GARAMENDI: Well, there obviously -- it`s a great deal of fears across this
country the Ebola, war, ISIL. I mean there is a lot of fear and much of it
legitimate. But we`ve got to be thoughtful, we`ve got to be patient in our
own time, we`ve got to think through what the reality is. This is really a
sectarian war. It`s also a war about wealth and power. We need them
really get it right this time. Actually this war started during the Reagan
administration with the bombing of the marine barracks.

It`s been going on along time maybe more than a thousand years. And so we
got to think through exactly how to structure this in such a way that we
don`t get bogged down in another Middle East war to the detriment of this
nation`s wealth, to the detriment of our standing across the world and
quite probably to make the problem worse.

SCHUTLZ: Congressman may I asked both of you, you first John. The trust
issue, do you feel confident that were getting the kind of help that we
need to get -- the Kurds are saying now that the airstrikes aren`t working.
What about that?

GARAMENDI: Well, of course they`re going to say they need more. There`s
never been a general that didn`t need more of something more men, more
material, more time. Of course they need more and we should be giving them
the equipment that they need. But this is very, very much their fight,
their boots...

SCHULTZ: Yeah.

GARAMENDI: ... have to be on the ground and similarly Turkey is sitting on
the sideline as it is. That`s a very complex game that Turkey is playing.
Who knows what Saudi Arabia -- it appears as though Saudi Arabia is playing
the Sunni-Shia card.

SCHUTLZ: Yeah.

GARAMENDI: This is a complex situation but we should not get bogged down
in another ground war.

SCHUTLZ: Colonel your thoughts on that.

WILKERSON: Well I agree with the Congressman and I would add that, you
know, you always going to have the Kurds, the Iraqis, and certainly the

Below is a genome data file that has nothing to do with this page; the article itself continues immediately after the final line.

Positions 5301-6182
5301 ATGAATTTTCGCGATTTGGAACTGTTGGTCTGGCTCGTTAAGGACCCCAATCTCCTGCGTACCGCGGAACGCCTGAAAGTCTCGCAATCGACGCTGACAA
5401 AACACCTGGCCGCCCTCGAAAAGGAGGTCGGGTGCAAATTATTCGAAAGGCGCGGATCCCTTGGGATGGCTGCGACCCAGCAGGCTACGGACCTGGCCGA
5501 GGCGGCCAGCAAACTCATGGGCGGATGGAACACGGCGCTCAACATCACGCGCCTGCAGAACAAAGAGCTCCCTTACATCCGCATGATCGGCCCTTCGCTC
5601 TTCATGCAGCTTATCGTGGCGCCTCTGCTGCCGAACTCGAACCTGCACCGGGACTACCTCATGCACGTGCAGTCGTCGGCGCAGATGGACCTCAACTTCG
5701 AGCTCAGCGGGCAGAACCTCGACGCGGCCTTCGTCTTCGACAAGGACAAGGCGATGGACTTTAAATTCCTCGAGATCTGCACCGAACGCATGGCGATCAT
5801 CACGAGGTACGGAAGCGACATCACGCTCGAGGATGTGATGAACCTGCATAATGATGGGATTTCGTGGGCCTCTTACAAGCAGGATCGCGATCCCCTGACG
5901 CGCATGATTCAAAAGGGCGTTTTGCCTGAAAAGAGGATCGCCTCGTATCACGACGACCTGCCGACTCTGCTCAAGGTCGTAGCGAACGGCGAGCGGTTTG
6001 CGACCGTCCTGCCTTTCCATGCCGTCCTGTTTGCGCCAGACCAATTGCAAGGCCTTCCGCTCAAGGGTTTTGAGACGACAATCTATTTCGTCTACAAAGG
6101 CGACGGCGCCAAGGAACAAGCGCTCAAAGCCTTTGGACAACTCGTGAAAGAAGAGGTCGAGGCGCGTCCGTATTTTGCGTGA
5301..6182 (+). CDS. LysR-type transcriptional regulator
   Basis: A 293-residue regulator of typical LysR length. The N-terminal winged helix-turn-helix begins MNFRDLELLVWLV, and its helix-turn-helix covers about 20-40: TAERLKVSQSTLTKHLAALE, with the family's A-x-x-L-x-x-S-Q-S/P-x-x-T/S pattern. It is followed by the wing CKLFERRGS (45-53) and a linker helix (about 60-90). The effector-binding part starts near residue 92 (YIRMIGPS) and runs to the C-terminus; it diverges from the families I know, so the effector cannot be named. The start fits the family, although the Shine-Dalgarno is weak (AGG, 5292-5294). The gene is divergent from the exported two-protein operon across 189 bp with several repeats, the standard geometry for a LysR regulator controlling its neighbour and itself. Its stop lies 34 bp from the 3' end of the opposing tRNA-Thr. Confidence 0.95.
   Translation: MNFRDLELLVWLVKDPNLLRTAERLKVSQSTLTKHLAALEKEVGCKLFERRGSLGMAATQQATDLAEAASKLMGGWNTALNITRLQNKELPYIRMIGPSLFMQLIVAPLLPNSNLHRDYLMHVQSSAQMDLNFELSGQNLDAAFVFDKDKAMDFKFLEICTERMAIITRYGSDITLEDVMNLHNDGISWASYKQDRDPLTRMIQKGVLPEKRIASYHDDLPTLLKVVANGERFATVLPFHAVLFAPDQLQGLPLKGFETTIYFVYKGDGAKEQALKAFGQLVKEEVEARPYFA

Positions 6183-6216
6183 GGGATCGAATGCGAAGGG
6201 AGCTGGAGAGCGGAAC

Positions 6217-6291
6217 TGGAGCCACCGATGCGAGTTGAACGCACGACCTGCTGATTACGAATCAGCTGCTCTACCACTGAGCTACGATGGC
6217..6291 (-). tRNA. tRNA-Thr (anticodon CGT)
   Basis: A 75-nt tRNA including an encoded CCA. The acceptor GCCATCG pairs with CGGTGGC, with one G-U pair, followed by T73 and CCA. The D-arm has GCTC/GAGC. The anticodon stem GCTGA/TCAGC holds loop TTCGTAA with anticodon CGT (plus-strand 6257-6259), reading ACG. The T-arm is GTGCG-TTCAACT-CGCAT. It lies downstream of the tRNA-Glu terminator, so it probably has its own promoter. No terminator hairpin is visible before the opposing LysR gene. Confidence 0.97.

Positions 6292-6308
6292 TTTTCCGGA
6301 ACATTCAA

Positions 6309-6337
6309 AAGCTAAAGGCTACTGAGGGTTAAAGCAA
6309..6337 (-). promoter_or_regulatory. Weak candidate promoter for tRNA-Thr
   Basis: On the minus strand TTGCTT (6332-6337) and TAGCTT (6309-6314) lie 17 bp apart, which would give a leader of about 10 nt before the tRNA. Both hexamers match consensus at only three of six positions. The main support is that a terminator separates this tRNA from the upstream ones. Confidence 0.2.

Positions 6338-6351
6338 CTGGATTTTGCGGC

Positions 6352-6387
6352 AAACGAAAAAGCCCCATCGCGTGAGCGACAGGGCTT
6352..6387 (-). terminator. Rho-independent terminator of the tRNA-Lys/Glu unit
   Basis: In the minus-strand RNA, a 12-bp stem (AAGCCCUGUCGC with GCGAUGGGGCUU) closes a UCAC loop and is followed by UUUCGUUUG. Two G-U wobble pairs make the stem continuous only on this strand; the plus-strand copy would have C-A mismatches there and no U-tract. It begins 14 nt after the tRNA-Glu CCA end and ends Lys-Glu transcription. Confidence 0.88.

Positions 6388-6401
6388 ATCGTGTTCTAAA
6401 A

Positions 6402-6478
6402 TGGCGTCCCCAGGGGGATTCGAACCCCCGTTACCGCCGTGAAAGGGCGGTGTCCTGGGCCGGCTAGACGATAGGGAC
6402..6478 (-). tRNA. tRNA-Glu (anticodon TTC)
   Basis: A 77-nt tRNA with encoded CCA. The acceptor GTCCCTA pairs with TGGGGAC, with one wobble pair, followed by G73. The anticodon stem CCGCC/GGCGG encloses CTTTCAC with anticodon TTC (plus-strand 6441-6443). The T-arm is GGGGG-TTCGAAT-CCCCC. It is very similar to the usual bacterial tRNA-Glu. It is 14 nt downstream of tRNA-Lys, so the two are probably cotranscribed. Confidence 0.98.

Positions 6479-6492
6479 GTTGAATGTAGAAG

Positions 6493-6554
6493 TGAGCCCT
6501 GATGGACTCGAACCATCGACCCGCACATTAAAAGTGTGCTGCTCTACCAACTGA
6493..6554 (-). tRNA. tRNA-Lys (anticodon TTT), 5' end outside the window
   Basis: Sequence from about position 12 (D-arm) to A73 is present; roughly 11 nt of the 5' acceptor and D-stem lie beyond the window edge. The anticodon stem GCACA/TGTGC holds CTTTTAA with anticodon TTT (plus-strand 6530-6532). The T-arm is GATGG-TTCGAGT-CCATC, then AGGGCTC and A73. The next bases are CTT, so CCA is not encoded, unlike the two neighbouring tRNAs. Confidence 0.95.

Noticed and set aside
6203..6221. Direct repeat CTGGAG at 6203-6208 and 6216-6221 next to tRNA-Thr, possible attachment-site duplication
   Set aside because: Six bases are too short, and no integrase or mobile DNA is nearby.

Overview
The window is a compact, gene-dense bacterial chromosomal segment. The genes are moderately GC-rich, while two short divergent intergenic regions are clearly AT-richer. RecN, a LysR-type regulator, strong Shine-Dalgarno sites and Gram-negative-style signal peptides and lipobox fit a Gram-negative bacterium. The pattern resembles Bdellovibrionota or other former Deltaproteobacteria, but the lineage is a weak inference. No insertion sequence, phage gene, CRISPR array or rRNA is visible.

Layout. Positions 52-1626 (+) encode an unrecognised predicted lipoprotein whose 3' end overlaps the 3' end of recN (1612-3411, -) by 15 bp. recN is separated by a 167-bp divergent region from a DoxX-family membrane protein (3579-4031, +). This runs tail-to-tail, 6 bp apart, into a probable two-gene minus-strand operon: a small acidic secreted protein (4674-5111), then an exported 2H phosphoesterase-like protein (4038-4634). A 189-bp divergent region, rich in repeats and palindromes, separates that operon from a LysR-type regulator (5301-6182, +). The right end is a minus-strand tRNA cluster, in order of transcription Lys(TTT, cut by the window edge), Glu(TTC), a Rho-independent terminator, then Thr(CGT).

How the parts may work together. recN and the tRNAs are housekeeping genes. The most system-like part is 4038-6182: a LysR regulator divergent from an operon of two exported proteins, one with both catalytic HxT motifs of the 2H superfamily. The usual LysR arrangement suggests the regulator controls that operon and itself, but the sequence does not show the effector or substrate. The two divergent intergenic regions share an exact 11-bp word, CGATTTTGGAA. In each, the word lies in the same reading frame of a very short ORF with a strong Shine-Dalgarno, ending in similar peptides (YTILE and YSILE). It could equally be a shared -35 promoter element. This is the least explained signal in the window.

Syrian free army and others like them trying to get us to bail their rocks
out the fire. We can`t do that, they`ve got to take the bulk of the weight
here and they`ve got to do the bulk of the fighting. We can give them the
air support but they`ve got to do the bulk of the fight.

SCHULTZ: Colonel Lawrence Wilkerson and Congressman John Garamendi good to
have both of you gentleman with us tonight here on the Ed show thanks so
much.

Coming up the congressional food policy report card is out. Some of the
grades are just playing embarrassing. Top Chef and help activist Tom
Colicchio joins us live here on the Ed show. Stay with us we`ll be back.

(COMMECIAL BREAK)

SCHULTZ: And in Pretenders tonight Hollywood confidential. The Preacher
Pat Robertson, the minister turned televangelist has just turn media
critic. A viewer wrote into the 700 club to express her concerns about the
media, Robertson went on a rant about the ceaseless homosexuality found in
Hollywood.

(BEGIN VIDEO CLIP)

UNIDENTIFIED FEMALE: Joy writes, "It is difficult to find books, TV shows
and movies that do not have street language, sex or blasphemy. Is it a sin
to watch or read the modern-day media?"

ROBERTSON: About 200 screen writer on Hollywood who has the dominance in
the media and they`re doing everything they possibly can to put dirty
language and sexual situations and now homosexuality into scripts over and
over and over again. We live on a corrupt world and until the lord comes
back it`s going to be difficult to live in it.

(END VIDEO CLIP)

SCHULTZ: Robertson says we won`t see end of homosexuality in movies until
the end times. Pat Robertson has never had a problem with creating
theatrical fiction about the gay community.

(BEGIN VIDEO CLIP)

UNIDENTIFIED FEMALE: I have known many people with aids and have never
felt fearful. I mean.

ROBERTSON: You know, what they`re doing do in San Francisco and some the